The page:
In the 1960s, Ohio Wesleyan University dissolved its marching band which had been performing since the 1920s.
Things were scheduled to change Sept. 15, with the appearance of the new OWU Marching Bishops band at the football game against the College of Wooster at Selby Stadium in Delaware.
Wesleyan took the first steps toward creating a new marching band last year when it hired Mary Kate McNally as band director.
"I'm delighted to have a marching band back on campus," OWU President Rock Jones said. "It's been a university goal for a few years, and I commend everyone who made it happen, especially Mary Kate McNally."
McNally received a bachelor's degree in music from Henderson State and a master's from Kent State. Her experience includes directing the music program at Deer Trail School District in Colorado.
She said she's spent the past year preparing for the new band.
The result is a 31-member band with a seven-member color guard. Twenty-four of the band members are freshmen, she said.
The band began with a week of rehearsals before fall classes started. At the Sept. 15 game, the band was scheduled to play the national anthem, perform a halftime show on the field and play songs in the stands.
They also gave a preview performance at Main Street Delaware's First Friday event Sept. 7.
"The Marching Bishops already are creating new excitement and energy both on campus and in the community, as evidenced by their splendid performance at First Friday," Jones said. "I look forward to the impact the band will have on campus as it continues to grow and gain the attention that it deserves."
The band includes drums and brass and woodwind instruments ranging from flute to sousaphone.
The band will perform at home football games, McNally said, and will march in Delaware's Christmas parade Dec. 2.
The band members major in about 20 different subjects and are "a passionate and focused group of young individuals," she said.
McNally said she hopes to see an increase in membership next year and even this winter when a pep band is formed to play in the stands during basketball games. The pep band will welcome student musicians not in the marching band, she said.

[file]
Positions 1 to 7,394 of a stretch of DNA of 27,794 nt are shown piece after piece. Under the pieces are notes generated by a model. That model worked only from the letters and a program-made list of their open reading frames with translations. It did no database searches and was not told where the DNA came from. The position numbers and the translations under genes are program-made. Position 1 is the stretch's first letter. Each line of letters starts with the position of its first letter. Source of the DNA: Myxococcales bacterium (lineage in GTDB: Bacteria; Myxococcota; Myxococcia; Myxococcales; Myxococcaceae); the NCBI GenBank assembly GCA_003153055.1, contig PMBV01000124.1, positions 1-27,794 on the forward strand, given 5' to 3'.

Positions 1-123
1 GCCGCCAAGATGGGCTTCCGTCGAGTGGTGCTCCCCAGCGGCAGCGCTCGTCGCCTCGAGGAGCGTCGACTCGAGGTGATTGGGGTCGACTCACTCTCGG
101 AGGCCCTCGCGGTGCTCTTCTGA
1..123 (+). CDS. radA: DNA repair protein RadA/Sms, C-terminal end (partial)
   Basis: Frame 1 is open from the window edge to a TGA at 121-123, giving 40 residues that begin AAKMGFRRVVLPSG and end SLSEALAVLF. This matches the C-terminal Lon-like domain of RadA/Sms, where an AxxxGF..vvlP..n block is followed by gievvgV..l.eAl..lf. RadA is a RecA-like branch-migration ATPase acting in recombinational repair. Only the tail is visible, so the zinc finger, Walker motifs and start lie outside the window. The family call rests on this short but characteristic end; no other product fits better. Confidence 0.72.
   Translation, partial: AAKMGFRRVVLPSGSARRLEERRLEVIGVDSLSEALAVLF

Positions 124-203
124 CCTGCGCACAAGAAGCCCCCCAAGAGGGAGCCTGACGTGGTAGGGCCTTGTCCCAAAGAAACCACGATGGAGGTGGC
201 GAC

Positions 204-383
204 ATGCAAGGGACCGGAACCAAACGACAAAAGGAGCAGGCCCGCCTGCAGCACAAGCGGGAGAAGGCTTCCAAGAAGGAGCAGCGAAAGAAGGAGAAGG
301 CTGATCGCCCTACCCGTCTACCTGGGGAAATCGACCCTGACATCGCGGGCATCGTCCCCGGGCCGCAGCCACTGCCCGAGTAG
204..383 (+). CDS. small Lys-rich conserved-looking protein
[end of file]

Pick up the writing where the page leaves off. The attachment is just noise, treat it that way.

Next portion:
The OWU community is excited to have a marching band, she said, and understands the band "has a positive influence on campus spirit and the campus community."
During the last day of band camp, the musicians entered Selby Stadium during football practice and played the school's fight song. The musicians then were invited to join the team huddle. In addition, the cheerleading squad wants to choreograph dance numbers to the band's songs, McNally said.
The band also has been supported by the OWU music department. Faculty members Richard Edwards and Nancy Gamso led a practice for the wind instrument players.
Dwayne Todd, vice president for student engagement and success, earlier said OWU officials are not sure why the band dissolved decades ago. He said the band's return is part of a push to "enhance co-curricular options for students on campus."
The university bought the band track suit style uniforms, with jackets bearing the Marching Bishop logo on the chest, plus windbreaker pants and ballcaps. Compared to more traditional band uniforms, McNally said one advantage of OWU's uniforms is they easily can be cleaned in a washing machine.
While students typically own instruments such as trumpets and clarinets, OWU purchased some instruments, such as a sousaphone. McNally estimated the cost of instruments and uniforms totaled about $20,000.
She said she has found it increasingly fulfilling to spend a year preparing for the band's formation, and then see the plans come to fruition.
"To be a teacher is to be a student forever," she said. "You never stop learning. It's a pretty outstanding thing to be able to run the band."